Beliefs. We all have them, they are often our most closely held objects. The collection of beliefs that we hold on to over time forms our individual identities, but where do these beliefs originate? Did we consciously choose them?
As a child I adopted the beliefs of my parents and family and later of school and society at large. In my youth I blindly adopted beliefs, I had a preference for those from my more immediate family but I was not actively evaluating whether they fit right for me.
In public school I was taught what to think, I learned the societal belief system. Those beliefs are deeply entrenched in society: they are the social expectations we place on each other, the definition of what is normal, and the rules for how we should act.
It is hard to challenge those collective beliefs because doing so triggers the fear of what other people might think. In order to challenge them, that fear of not being accepted must be uprooted.
When I grew older and developed a keener sense of self, I began to explore and evaluate my belief system. This was one of my primary focuses in college. As I experienced different cultures and read about different philosophies and scientific studies, I adapted my belief system to build a world view that made sense for me.
Possibly the biggest shift I have made personally was the shift away from atheism. Growing up, I was a proudly declared atheist and I firmly believed that it was logical to make those assumptions about the foundations of reality. It made sense to me because I believed that everything was constructed from completely physical processes, and I was comfortable with that.
Sophomore year of college changed that. In my free time I read about the holographic principle, electron particle wave duality, cross cultural analyses of near death experiences, and several empirical studies on physiological phenomena that could not be explained by a strictly physical theory. This quite literally blew my mind.
During that same period I had been reading about many religions, I read the Bible and the Quran, I read about Zoroastrianism, I learned about many tribal belief systems from around the world, and I found a common thread connecting them: love. They all talked about having compassion for each other, “love your neighbor.” Since the common thread was unconditional love, and the idea felt right, that was what shaped my belief around.
I continue to expose myself to different ways of thinking to further refine my personal philosophy. I am currently reading a quantum physics text book and brushing up on my calculus, and I recently finished a book on the neuroscience behind eastern contemplative traditions such as meditation.
I’m not here to tell you what to believe, that’s not my place. I would urge you to seek information and develop your own personal philosophy.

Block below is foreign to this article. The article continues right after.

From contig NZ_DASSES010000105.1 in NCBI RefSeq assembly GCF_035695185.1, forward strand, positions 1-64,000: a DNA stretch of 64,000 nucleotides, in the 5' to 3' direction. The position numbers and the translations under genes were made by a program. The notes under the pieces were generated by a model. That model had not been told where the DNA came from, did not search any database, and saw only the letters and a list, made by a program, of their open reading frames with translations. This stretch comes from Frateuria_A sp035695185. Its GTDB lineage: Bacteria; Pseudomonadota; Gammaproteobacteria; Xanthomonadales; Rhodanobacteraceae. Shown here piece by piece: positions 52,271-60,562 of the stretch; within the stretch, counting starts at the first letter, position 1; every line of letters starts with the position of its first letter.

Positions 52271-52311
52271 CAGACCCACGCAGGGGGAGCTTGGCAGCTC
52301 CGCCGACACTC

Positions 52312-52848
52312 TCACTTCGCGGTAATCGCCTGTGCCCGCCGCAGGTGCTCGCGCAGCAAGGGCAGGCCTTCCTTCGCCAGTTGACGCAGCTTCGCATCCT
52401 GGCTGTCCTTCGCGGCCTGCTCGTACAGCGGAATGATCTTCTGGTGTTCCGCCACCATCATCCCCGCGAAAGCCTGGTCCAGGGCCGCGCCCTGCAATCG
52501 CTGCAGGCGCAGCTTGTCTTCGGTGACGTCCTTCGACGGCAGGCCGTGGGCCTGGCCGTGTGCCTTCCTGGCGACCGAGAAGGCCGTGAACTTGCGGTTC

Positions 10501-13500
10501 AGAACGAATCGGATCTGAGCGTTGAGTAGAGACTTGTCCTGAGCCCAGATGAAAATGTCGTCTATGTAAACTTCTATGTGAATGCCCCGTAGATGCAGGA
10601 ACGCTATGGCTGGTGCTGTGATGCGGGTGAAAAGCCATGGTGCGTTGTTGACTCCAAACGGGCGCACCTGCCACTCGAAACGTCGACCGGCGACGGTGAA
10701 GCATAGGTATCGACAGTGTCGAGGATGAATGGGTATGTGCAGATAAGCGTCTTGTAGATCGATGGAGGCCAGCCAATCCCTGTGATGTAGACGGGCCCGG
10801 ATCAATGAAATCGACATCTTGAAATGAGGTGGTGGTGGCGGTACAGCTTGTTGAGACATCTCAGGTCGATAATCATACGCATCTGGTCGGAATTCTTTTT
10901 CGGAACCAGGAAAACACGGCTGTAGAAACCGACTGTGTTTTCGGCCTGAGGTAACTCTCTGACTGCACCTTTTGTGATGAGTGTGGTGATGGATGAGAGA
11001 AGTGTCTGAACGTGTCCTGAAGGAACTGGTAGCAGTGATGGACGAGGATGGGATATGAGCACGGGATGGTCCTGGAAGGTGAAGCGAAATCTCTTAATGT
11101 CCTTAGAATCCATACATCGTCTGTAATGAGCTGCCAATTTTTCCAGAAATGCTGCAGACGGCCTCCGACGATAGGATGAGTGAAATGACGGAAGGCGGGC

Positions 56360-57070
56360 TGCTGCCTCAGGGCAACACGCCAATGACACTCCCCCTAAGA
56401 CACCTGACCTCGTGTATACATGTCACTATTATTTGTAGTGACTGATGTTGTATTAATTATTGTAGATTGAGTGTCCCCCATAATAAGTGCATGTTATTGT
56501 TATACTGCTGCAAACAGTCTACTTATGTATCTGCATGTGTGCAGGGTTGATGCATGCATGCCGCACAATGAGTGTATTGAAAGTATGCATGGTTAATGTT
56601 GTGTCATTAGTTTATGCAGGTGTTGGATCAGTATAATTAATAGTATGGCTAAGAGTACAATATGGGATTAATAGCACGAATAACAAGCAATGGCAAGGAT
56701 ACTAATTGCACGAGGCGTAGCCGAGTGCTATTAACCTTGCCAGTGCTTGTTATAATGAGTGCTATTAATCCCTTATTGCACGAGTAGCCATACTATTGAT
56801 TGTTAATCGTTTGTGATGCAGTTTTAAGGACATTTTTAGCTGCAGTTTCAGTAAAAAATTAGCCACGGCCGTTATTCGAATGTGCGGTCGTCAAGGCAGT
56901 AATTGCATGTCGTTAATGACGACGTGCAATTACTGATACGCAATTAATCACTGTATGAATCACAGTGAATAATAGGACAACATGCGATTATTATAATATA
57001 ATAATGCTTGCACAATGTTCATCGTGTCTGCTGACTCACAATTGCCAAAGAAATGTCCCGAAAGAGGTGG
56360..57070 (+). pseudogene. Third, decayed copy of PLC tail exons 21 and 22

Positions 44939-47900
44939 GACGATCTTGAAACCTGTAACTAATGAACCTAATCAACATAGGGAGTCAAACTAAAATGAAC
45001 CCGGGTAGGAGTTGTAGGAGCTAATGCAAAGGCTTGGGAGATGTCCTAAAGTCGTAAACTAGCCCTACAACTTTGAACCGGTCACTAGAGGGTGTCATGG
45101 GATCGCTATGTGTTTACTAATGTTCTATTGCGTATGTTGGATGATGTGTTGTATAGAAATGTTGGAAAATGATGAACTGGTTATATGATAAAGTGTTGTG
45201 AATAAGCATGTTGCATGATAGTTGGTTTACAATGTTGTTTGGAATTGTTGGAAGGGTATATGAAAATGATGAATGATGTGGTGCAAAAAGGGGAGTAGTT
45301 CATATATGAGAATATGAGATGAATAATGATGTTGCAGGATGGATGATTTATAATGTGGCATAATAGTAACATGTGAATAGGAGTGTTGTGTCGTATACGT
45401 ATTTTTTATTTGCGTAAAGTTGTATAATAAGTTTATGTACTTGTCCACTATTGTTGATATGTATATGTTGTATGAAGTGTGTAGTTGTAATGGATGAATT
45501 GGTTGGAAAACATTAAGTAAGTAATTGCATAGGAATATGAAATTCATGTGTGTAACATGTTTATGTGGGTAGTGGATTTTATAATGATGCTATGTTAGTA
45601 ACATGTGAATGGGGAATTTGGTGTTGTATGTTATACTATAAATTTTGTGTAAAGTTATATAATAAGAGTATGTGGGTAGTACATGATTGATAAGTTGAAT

I believe that philosophical diversity is the single most important feature a society can have. If we look to nature, ecological systems with greater biodiversity are better suited to adapt to change. With greater philosophical diversity we will have more creativity and innovation in society.
Everything around us changes and adapts in relation to the system, so why should our beliefs remain constant? As we take in new information it is important to carefully analyze our beliefs instead of simply falling back on them as our bias, especially when that new information is contrary to our beliefs. We can either refuse to accept the new information or adapt our belief system to incorporate it.
By looking at our beliefs in an unbiased way we can build a more open mind and a more resilient outlook on life.
Rigidity harbors weakness: the strongest structures are flexible and dynamic. If an architect designs a stiff structure, it will crumble under the trauma of an earthquake. Rigid belief systems face similar consequences when confronted with emotional trauma, which can shatter one’s outlook on life.
These traumas represent great opportunities for growth: the architect now has an opportunity to improve upon that structure and make it more resilient, and we can re-engineer our beliefs to bring meaning from the trauma and build a greater understanding of the world around us.
By challenging your beliefs, you can build a more versatile belief system that places less limitations on yourself. Not only will you build a more resilient worldview, you will also be more true to yourself instead of conforming to society’s expectations.
I’m Ben! I’m a travel-obsessed abstract thinker here to help you extract the hidden lessons behind your day-to-day experience.
Integrity Health is a franchise company residing in New Hampshire. We specialize in health coaching centers combining fitness with weight loss to optimize and promote optimal health. We are also the national purveyors of the EZCOACH Fitness Prescription System licensed by fitness professionals.